Nevertheless, Al-Hanaki praised the action of her country to take strict precautions during the coronavirus outbreak, which has brought most of the world to a halt.

HIGHLIGHTS

• Saudi embassies around the world have been working to organize the safe return of citizens, posting flight deadlines and important contact numbers on Twitter.

• Saudi Embassy in Washington has provided approximately 40,000 Saudi students in the US with clear guidance and advisories regarding how to ensure that their studies are not disrupted.

Fahad Nazer, spokesperson at the Saudi Embassy in Washington, told Arab News: “The well-being of Saudi citizens abroad is the top priority of all of the Kingdom’s diplomatic missions around the world.
“The Saudi Ambassador to the US Princess Reema bint Bandar bin Sultan is personally overseeing the embassy’s effort to ensure that Saudis currently unable to return to the Kingdom due to the international travel restrictions, have adequate accommodation until the restrictions are lifted.
“The Kingdom’s embassy in Washington, in addition to its consulates in New York City, Los Angeles and Houston have spared no effort to make sure that the approximately 600 Saudi citizens who were visiting the US and are currently unable to return to the Kingdom have all their needs met,” said Nazer.

A group of Saudis gathered in the lobby of a hotel in Washington, DC.

“The accommodation, provided free of charge, includes transportation from airports to hotels and lodging at hotels, along with complimentary meals. In addition, the Kingdom’s cultural mission in Washington has provided approximately 40,000 Saudi students in the US with clear guidance and advisories regarding how to ensure that their studies are not disrupted, including guidance on distance learning.”
The embassy and consulates in the US have also advised all Saudis to strictly adhere to the public health and safety advisories issued by the states they reside in.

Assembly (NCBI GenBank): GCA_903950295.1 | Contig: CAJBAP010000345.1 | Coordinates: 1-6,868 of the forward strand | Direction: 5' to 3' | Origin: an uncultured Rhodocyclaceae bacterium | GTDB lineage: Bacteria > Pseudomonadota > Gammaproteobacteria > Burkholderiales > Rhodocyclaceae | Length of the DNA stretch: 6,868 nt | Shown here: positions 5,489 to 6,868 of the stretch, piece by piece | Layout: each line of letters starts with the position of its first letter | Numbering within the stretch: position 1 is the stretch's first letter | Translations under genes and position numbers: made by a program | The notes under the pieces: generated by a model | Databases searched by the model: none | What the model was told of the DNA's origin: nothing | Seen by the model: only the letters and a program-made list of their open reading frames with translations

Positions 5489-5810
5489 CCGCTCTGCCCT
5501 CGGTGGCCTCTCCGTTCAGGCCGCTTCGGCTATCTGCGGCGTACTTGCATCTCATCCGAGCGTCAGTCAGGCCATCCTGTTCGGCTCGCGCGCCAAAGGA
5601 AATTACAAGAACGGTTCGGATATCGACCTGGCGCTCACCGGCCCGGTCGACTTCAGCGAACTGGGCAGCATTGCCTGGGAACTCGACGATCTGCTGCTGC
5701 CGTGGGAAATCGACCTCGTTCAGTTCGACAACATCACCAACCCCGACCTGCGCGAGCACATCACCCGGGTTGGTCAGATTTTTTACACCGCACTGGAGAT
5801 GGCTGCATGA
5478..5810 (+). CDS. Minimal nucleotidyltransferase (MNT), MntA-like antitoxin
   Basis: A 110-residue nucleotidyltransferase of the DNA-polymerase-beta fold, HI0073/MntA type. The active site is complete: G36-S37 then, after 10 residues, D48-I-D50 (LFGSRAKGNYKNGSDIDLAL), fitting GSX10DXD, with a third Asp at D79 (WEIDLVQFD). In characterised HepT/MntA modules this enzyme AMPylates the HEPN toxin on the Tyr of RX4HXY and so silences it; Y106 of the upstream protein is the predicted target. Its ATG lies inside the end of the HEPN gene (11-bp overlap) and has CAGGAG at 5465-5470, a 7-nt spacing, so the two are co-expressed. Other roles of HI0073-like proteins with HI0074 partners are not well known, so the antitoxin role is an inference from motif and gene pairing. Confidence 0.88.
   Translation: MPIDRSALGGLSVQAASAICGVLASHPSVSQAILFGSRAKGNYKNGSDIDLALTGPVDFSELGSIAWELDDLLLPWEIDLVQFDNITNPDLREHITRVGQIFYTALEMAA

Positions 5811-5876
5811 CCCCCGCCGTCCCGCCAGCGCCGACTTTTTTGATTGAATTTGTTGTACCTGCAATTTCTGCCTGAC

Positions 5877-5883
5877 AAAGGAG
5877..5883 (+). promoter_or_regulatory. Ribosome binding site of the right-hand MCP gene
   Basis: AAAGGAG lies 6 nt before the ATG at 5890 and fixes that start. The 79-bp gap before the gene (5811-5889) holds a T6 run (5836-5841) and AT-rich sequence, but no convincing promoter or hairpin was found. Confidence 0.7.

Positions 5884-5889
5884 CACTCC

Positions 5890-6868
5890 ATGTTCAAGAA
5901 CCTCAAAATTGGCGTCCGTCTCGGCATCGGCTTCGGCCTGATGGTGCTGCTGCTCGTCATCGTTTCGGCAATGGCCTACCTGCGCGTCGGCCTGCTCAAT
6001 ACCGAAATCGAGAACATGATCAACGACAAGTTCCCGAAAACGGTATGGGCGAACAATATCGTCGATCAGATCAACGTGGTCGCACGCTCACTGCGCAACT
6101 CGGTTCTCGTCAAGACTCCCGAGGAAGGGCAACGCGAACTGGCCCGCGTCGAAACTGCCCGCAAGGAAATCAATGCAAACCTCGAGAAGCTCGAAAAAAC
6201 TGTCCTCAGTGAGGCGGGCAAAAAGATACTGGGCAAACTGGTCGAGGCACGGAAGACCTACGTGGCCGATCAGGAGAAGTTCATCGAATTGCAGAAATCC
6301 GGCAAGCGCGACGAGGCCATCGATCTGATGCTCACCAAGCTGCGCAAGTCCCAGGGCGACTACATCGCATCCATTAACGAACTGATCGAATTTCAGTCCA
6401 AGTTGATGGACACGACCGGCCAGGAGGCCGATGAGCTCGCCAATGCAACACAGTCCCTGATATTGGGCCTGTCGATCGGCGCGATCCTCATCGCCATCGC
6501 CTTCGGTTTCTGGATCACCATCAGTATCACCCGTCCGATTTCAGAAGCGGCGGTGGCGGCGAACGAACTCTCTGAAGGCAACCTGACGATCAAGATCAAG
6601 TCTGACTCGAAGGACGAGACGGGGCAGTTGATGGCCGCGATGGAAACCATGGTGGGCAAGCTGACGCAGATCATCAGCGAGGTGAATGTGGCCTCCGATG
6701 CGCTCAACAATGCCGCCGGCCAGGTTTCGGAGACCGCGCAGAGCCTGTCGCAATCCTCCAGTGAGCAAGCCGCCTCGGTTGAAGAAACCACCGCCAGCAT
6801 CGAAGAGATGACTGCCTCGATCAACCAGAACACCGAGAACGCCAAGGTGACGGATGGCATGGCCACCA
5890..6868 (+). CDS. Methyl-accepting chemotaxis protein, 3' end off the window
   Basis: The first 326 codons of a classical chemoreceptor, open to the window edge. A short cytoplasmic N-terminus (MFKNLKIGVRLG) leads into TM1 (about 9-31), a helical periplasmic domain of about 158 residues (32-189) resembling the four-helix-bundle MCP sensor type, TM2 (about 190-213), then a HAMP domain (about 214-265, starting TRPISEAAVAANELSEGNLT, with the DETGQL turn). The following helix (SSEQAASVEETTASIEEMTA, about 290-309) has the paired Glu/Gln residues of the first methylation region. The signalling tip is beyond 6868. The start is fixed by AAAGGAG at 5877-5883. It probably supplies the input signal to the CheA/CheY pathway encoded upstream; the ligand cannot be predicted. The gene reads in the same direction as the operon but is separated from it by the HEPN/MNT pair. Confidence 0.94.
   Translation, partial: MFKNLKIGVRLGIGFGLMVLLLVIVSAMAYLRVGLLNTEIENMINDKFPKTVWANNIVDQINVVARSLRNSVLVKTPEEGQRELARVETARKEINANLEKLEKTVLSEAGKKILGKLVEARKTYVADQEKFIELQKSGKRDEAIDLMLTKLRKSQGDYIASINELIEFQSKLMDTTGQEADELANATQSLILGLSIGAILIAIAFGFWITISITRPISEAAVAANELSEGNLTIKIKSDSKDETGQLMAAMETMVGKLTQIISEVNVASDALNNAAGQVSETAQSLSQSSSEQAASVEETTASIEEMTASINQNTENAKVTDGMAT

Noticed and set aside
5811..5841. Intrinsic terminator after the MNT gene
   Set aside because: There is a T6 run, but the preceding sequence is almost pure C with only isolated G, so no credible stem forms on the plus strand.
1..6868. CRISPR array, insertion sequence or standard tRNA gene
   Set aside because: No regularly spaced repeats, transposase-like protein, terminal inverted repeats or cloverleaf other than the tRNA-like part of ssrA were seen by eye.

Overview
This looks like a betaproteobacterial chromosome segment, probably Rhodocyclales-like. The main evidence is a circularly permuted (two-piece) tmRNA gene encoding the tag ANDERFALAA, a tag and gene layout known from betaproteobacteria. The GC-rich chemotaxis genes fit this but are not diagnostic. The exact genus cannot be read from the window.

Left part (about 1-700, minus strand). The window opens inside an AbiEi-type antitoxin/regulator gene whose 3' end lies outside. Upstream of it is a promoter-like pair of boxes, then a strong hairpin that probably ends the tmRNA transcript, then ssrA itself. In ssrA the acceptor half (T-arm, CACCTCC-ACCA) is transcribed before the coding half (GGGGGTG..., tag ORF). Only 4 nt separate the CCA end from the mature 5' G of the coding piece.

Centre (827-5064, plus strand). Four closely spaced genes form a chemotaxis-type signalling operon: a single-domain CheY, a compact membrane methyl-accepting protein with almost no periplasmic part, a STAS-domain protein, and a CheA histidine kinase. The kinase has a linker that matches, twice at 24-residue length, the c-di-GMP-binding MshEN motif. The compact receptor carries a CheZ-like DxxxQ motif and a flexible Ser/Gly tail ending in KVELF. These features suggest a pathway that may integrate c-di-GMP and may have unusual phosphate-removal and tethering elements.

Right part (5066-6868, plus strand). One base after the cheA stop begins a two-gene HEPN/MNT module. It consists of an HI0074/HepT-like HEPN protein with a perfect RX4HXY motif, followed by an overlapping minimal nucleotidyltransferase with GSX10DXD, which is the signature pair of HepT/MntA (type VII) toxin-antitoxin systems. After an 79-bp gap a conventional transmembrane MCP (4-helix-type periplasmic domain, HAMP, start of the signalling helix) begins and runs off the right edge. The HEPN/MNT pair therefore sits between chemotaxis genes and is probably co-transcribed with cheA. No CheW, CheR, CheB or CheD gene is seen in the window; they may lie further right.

Saudi embassies and consulates around the world continue to closely monitor the spread of the coronavirus and provide advice and accommodation for stranded citizens.
In Indonesia, a video went viral of the Saudi ambassador to the country, Essam bin Abed Al-Thaqafi, reassuring a large crowd in an airport that they would all be cared for. “Our responsibility lies in overseeing that we care for you during this time,” he said.
The Saudi Embassy in Indonesia flew out 800 citizens and those that failed to make the flight have been provided free accommodation.
“There is no doubt that the authorities in the Kingdom are working hard for their return, but after taking all necessary precautions,” the envoy added.
The Saudi Embassy in Egypt helped to evacuate 5,900 Saudis in the space of 72 hours with the Kingdom’s ambassador, Osama Nugali, personally overseeing operations at the airport.
“The Kingdom of Saudi Arabia has always been at the forefront of caring for its citizens whether in the country or abroad. The instructions we received from the leadership were to help facilitate and to accommodate the needs of our citizens during this crucial time,” he told Arab News.